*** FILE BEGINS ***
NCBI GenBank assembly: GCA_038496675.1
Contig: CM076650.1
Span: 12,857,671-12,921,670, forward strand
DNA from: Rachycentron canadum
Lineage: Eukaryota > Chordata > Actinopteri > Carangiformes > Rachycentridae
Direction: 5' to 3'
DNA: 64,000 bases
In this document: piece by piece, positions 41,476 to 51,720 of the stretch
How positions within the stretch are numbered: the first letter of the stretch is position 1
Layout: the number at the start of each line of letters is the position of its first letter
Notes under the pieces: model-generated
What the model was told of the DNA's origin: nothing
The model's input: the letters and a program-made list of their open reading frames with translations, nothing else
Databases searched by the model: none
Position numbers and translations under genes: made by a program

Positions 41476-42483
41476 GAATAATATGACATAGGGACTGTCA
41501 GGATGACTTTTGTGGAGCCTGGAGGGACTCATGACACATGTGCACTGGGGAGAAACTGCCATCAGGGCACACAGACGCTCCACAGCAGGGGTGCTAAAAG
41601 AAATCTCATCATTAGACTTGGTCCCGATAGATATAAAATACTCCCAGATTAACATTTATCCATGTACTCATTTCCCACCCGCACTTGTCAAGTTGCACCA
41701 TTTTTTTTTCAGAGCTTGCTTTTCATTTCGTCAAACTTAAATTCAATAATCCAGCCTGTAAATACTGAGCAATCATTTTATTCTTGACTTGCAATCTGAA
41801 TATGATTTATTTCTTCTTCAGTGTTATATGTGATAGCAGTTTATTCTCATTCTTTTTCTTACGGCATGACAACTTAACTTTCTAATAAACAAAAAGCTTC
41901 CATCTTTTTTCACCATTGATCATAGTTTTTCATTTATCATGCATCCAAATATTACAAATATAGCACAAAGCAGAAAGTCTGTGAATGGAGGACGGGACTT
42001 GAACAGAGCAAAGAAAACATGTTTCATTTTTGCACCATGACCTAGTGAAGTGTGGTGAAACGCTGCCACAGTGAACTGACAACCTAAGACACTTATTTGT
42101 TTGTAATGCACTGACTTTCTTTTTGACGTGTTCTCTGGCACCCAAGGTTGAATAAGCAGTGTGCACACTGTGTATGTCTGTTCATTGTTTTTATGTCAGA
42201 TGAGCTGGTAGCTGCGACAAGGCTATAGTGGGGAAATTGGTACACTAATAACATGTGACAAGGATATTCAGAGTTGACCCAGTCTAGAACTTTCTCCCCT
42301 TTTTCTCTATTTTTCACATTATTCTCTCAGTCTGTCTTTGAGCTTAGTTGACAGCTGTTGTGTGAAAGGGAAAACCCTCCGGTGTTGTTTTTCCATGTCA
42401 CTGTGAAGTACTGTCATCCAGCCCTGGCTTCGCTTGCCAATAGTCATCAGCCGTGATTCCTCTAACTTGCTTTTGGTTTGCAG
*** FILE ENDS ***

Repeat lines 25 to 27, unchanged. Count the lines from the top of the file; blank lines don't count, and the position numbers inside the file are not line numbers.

42201 TGAGCTGGTAGCTGCGACAAGGCTATAGTGGGGAAATTGGTACACTAATAACATGTGACAAGGATATTCAGAGTTGACCCAGTCTAGAACTTTCTCCCCT
42301 TTTTCTCTATTTTTCACATTATTCTCTCAGTCTGTCTTTGAGCTTAGTTGACAGCTGTTGTGTGAAAGGGAAAACCCTCCGGTGTTGTTTTTCCATGTCA
42401 CTGTGAAGTACTGTCATCCAGCCCTGGCTTCGCTTGCCAATAGTCATCAGCCGTGATTCCTCTAACTTGCTTTTGGTTTGCAG